Amazon Web Services is (AWS) marking the third anniversary of its software marketplace emphasising that its doors are open to ISVs of all sizes that want to pu their products onto its cloud platform.
The cloud giant set up a marketplace back in April 2012 with the idea of mimicking what it had been able to produce on its .com retail site where the move enabled it to stock many more products and encourage price competition.
The AWS Marketplace is divided into 23 categories, ranging from business intelligence, security through to networking, and lists a total of 2,100 products that come from household names like SAP and Tableau down to start-ups that are trying to carve out a place in the market.
Barry Russell, head of global business development at AWS Marketplace, said that after some initial scepticism software vendors were now recognising the value of working with a cloud provider.
He added that the vendors now viewed AWS as another sales channel, "to reach customers around the world" and a lot had made the decision to put their products onto the platform as part of wider moves to increase their cloud presence.
"Many of the ISVs have realised that they have to have a strategy in the cloud and the marketplace is one of the ways they can get there quickly," he said.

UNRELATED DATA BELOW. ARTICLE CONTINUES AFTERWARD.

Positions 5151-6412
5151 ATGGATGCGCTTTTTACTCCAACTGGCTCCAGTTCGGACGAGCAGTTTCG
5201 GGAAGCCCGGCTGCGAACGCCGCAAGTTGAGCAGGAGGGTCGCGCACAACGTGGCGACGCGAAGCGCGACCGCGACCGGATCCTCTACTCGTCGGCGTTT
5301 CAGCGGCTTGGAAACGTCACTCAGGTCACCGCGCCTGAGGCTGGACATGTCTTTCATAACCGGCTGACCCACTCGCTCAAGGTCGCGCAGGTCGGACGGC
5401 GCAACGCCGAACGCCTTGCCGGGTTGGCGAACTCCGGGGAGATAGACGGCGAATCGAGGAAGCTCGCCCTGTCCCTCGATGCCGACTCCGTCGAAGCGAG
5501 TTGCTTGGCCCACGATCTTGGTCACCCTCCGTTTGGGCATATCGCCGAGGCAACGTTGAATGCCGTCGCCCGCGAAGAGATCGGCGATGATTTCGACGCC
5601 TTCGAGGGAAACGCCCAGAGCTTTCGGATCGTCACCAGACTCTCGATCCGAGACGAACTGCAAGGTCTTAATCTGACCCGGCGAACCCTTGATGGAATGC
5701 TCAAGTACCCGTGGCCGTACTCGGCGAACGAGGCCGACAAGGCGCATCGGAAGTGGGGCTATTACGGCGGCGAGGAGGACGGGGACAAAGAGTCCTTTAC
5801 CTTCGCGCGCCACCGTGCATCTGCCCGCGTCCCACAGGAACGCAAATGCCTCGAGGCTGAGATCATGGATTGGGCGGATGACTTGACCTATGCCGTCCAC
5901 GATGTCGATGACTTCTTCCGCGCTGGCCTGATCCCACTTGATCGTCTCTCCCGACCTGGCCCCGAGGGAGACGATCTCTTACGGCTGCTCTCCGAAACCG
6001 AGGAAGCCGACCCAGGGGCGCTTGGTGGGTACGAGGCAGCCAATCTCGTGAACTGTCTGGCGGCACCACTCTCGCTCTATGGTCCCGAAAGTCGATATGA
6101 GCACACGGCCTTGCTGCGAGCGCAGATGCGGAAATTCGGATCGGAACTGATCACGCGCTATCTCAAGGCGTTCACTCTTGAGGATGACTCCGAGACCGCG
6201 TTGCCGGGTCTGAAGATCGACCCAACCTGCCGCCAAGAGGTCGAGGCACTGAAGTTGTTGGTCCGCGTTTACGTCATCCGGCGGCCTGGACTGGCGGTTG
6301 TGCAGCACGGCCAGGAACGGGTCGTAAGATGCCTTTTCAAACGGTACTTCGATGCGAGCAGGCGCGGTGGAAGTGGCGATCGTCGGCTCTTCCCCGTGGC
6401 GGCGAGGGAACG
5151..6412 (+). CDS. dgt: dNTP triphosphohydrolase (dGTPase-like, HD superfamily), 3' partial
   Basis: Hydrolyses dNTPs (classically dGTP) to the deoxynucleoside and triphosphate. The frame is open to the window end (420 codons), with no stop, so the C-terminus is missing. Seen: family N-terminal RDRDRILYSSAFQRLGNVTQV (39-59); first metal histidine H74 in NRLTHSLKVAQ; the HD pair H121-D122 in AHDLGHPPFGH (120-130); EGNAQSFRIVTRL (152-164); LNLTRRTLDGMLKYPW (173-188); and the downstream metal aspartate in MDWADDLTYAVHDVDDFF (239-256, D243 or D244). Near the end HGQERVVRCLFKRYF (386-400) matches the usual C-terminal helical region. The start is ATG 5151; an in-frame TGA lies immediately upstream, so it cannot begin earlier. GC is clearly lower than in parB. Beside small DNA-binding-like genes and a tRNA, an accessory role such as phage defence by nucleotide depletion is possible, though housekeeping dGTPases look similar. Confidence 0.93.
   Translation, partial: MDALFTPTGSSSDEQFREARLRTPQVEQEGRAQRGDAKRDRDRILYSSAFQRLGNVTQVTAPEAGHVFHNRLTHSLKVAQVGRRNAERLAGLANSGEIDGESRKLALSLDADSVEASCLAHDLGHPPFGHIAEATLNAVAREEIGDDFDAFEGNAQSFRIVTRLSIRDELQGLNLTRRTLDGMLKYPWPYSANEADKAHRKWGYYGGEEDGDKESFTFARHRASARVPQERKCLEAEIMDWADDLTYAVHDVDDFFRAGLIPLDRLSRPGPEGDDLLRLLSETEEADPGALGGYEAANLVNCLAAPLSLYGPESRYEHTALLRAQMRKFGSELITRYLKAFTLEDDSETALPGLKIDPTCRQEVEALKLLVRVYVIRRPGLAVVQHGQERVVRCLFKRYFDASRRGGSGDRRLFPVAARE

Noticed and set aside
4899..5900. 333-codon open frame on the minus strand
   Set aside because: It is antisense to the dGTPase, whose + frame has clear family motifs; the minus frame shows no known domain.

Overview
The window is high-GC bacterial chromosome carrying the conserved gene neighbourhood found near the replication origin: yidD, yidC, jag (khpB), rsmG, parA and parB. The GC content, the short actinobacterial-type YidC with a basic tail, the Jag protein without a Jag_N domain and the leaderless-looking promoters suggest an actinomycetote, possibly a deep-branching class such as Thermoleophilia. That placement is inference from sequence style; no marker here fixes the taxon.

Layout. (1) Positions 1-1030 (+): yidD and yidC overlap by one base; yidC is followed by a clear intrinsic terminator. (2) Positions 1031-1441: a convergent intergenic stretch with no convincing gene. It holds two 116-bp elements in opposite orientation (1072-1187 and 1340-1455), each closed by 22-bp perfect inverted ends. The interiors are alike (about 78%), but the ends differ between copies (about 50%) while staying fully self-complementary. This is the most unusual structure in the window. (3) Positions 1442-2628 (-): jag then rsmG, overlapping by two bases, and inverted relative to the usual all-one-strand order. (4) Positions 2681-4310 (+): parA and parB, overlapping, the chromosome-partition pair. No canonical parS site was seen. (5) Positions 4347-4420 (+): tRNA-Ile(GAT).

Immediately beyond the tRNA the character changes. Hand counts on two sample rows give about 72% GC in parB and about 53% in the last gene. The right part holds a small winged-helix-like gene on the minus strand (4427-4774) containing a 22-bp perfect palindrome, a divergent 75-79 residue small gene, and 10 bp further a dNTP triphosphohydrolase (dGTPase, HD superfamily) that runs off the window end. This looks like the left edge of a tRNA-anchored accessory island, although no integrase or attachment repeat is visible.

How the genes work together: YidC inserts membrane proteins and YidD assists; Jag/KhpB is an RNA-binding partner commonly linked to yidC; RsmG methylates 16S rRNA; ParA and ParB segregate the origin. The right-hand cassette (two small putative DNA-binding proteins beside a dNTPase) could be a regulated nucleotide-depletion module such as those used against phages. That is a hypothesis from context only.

He added that it also worked with many smaller ISVs that were looking for an opportunity to reach a global audience and has just launched a programme in the US, which could well come to the UK in the future, where it worked with venture capitalists to help them get exposure for the software companies in their portfolios.
Vendors get to set their own pricing on the marketplace but Russell said that the customer had benefited from being able to view transparent costings from various ISvs, which had encouraged competitiveness.
Looking forward he said that it could well add to the 23 categories but when it did open up another product segment it liked to make sure that it had a healthy mixture of enterprise, medium, small and start-up ISVs to provide the customer with choice.